The meeting between CDC and NRPA initially sought to create synergy by setting a definition of play deserts that is measurable, feasible and actionable. So they:
- Identified and prioritized key constructs that should be considered in developing a definition that is useful for national, state and community-level data collection.
- Identified the available resources and gaps in resources needed to measure and map play deserts on a national, state and community level.
- Identified key elements to be included in a play desert research agenda.
They then asked what’s the public health impact of including or excluding a construct from the definition? Is the construct measurable on different scales?
The expert panels were convened in August and September 2012. It used the Delphi Method between and after calls to engage panelists, prioritize, and build consensus. The method entails surveys, subgroup activity. Finally they engaged other stakeholders through open forums, some of which included local parks officials. Thankfully, they got a positive reaction—they would not negatively react if their community was called a play desert. At the Active Living Research Conference last week they got still more inputs on the nuances between play and physical activity.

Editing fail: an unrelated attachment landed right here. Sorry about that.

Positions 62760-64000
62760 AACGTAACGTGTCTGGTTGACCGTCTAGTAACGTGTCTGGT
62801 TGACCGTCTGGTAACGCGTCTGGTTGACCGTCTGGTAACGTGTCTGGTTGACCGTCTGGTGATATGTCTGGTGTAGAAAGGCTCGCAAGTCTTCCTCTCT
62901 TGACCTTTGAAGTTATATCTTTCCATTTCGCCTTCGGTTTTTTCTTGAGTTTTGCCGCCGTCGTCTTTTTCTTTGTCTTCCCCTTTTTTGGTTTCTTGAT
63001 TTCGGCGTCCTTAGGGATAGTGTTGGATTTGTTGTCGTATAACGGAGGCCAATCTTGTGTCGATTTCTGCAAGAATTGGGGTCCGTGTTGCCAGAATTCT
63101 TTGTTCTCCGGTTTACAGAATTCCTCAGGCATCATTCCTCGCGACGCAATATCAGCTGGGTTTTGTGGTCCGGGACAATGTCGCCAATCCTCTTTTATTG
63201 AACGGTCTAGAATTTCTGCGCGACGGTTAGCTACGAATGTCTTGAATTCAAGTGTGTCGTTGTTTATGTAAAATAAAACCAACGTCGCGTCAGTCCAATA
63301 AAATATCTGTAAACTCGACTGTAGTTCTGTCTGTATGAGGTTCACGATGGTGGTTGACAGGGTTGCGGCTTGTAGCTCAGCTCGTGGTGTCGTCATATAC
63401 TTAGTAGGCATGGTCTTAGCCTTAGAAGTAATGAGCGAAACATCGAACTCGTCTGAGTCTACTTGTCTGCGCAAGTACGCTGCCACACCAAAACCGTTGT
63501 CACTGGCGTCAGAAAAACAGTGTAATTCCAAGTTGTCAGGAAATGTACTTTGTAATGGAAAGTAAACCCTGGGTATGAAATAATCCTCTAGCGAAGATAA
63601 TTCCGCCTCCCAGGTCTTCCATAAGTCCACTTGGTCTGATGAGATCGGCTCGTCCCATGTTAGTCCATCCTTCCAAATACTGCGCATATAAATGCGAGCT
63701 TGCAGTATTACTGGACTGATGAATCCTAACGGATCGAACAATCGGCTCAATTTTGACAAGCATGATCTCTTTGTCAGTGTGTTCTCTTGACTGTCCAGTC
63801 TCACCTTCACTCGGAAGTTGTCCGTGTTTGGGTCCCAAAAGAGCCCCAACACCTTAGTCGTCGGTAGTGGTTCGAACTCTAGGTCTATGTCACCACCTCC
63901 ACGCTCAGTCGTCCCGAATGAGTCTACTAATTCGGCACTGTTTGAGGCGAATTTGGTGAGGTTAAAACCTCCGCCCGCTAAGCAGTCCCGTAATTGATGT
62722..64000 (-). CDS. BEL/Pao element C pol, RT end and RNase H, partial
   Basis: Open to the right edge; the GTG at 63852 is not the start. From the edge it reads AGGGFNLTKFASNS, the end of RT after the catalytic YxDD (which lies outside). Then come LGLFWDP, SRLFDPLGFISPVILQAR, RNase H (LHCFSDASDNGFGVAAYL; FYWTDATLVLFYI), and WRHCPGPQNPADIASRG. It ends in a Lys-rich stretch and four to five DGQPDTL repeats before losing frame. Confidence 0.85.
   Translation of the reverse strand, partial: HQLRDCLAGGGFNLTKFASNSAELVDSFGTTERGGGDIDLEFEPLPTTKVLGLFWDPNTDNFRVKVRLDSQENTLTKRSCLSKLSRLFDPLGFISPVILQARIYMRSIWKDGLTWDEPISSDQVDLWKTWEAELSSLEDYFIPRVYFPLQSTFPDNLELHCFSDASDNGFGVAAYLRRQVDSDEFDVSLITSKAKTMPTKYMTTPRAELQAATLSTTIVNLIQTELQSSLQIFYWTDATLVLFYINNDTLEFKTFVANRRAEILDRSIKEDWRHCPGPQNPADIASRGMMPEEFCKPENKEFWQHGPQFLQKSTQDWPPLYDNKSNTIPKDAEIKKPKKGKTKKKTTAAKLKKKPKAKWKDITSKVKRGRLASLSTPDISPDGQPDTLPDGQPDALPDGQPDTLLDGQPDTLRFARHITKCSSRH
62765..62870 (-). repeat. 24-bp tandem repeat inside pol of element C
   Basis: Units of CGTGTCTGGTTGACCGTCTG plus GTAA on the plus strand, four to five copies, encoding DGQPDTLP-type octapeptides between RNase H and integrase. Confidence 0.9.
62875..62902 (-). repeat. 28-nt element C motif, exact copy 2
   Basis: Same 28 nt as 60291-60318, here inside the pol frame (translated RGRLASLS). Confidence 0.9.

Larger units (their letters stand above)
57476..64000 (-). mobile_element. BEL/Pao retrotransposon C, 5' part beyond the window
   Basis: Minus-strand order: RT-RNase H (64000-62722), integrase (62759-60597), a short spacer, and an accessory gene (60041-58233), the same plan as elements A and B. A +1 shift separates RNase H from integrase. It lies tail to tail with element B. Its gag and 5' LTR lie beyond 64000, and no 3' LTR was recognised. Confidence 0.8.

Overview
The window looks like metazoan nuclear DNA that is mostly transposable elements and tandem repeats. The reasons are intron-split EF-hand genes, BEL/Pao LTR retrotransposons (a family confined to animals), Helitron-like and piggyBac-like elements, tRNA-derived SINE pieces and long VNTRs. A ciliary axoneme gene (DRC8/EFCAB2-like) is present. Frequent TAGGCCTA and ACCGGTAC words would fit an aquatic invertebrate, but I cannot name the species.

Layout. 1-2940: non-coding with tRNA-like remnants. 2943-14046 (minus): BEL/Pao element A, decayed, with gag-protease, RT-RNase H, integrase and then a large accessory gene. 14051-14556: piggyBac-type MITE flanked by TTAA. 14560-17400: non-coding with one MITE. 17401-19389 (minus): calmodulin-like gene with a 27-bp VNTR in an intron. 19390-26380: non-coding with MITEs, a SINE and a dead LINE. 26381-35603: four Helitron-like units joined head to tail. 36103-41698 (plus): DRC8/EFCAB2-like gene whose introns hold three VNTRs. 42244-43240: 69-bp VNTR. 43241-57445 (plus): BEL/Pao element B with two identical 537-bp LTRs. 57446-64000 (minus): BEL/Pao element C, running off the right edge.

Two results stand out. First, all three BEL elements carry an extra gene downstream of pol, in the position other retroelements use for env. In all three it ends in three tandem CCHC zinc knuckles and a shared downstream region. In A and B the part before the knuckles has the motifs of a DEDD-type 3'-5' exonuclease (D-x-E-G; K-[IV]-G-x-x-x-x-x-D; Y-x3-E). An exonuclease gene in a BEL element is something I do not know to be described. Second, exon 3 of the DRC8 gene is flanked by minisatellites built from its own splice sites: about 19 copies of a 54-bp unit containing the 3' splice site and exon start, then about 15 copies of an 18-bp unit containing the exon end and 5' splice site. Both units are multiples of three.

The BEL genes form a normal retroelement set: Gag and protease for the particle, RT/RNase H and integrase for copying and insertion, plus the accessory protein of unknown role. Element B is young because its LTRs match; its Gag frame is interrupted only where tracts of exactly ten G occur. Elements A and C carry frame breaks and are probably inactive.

What they heard:
- Consider a name everyone understands. Play Deserts is a popular term.
- Important to consider a continuum of constructs inclusive of access, quality and use
- Data availability & feasibility should be considered. Make sure it’s something we can collect data easily on.
- Multiple audiences uses, implications for the definition. They know it’s going to drive policy decisions and media interest.
- Important to develop an intentional research agenda. How can they capture what communities are doing to support their work with the construct?
They’re moving forward with a manuscript. In so doing, they will be engaging and extending collaborations with NPOs and private sector groups. Under consideration is a database or repository of resources or data on play deserts.
Related efforts: Alexandria, VA is responding to childhood obesity by doing a study with funding from KP to investigate the reality of play and physical activity in relation to various factors. Using GIS they were able to map the location of play spaces and the characteristics of play among children. The Darden Foundations and Longhorn Steakhouse is working to improve trails. REI is working also on trails and park cleanup. NPRA has developed PRORAGIS to map and benchmark park and recreation agencies.